Five Ways To Develop A Curiosity Habit
The intention to be curious creates the space to actively listen to other people.
Any new habit requires repeated practice and thinking patterns are habitual processes. Using a concept like curiosity is helpful in focusing your practice. Habitually directing your thoughts and efforts through the Impact Model towards healthier outcomes will become second nature. In writing the white paper, I have used the models in all aspects of turning my knowledge and experience into an expression of my learning. From manuscript to final publication with feedback along the way is the actioning stage. As I have gone through this cycle with this and other challenges I have found that the model requires a concept like curiosity to create the mental space for mindfulness and objective reflection.
Curiosity reduces conflict from misunderstandings, assumptions, and vagueness.
The intention to be curious creates the space to actively listen to other people. You cannot be in two places at the same time when you know better your concentration is one when you will impart your knowledge, whereas when you are curious you look to understand the knowledge of others. Curiosity reduces conflict from misunderstandings, assumptions, and vagueness. It's a state that requires the learner mind states to be engaged by providing the context by which they can be actioned.
These five steps will help you practice applied curiosity, a guide for what to do instead of your usual negative patterns.
- Emotion and assumption are not factual. Your emotion is not factual evidence of someone else's intention or purpose. While you may find them uncomfortable, your emotions are personal to you and only you and are based on your life experiences. Someone else's actions or a situational event which triggers discomfort in you gives you information about you. The story you apply about anyone or anything based on these feelings are stories created out of assumptions and are only valid in your world and no-one else's. The acknowledgment of this is critical to how curious you can be.
- Listen first to everyone involved then comment on what you hear. Putting your full attention on what you hear and understand what is said means you can comment less and improve the value and quality of what you say. Listen first and keep an open and curious mind to what is being said. Allow the other(s) to finish explaining in order to fully get all the information. This might mean you feel you are holding your tongue, but that will diminish over time as you become more engaged and engaging.
- Check your assumptions against their reasoning. This requires a certain amount of emotional maturity and transparency. Owning your opinion is vital and explaining the reason for that opinion means you can check your assumptions against someone who make have more information. One example is my assumption that certain types of negative patterns are rifer in companies that require it based on their position in the market. For example, defensiveness will be typical in companies who are defending a declining market. When meeting a peer who works for a leading soft drinks brand, he confirmed that indeed, at that time, defensiveness was an issue in the internal culture of the company.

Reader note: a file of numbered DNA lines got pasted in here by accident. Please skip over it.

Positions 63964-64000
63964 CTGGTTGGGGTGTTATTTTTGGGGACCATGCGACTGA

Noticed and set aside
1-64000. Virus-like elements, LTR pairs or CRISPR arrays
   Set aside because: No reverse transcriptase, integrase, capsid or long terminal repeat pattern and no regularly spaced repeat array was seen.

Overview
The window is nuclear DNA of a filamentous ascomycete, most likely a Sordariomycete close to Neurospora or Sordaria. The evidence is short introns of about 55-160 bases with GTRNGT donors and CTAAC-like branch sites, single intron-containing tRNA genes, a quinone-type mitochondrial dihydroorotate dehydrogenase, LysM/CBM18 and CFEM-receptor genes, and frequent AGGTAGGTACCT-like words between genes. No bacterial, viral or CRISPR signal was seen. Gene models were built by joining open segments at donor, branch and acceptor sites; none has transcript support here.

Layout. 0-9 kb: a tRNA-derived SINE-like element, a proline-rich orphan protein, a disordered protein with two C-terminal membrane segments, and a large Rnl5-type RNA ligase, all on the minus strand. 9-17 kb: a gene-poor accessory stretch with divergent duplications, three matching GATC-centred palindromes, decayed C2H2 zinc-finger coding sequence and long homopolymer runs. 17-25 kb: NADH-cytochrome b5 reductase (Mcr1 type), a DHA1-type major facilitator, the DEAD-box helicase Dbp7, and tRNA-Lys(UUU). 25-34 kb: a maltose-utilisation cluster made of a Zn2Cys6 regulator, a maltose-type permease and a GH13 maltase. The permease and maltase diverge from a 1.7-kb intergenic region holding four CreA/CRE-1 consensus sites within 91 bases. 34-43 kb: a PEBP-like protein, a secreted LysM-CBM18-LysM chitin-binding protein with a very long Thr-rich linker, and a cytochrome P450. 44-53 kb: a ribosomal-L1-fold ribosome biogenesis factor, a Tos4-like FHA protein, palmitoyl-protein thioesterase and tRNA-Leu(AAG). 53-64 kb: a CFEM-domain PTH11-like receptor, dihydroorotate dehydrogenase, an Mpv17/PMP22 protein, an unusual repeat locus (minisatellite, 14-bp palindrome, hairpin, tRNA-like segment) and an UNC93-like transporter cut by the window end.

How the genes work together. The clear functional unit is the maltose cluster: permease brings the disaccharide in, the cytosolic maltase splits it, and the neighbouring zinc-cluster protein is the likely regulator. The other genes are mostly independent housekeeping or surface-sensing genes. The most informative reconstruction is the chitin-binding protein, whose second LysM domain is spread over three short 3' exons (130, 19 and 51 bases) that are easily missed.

- Speculate on the best meaning, not the worst. Consider if that other party were to mean well, what would it be? Contrary to what you would automatically think, other people are not out to trick you, exploit you, or get you. Avoid your defensive reactions that are based on believing there's always a hidden agenda and cast your mind to the opposite direction. You will never have all the facts, so when you accept that the other party means well, you can ask questions to discover where the misunderstanding has occurred and from there focus on solving specific solutions for a win-win.
- Use an experimentation approach to create a new solution. Rather than judge a situation where your opinion is the only one. Start forming questions that begin with 'What if..?' or 'How would it be if X was to combine with Y?' Not only will you relate with others in ways that are both mentally stimulating and exciting, you will learn more than you could possibly predict. You will initiate high-value conversations and gain from those deep insights that could not come out of any other dynamic.
I have always been averse to the idea of organised networking both professionally and personally. I never knew what to say and found situations awkward. Now, I apply these five steps of curiosity. Ahead of a get together where there would be new people, instead of feeling the obligation of having to start a conversation with the usual superficial chit chat, I find I am engrossed in the most fascinating topics of intellectual discussion. I come away having valued the knowledge and experience of someone who was, just minutes before, a complete stranger.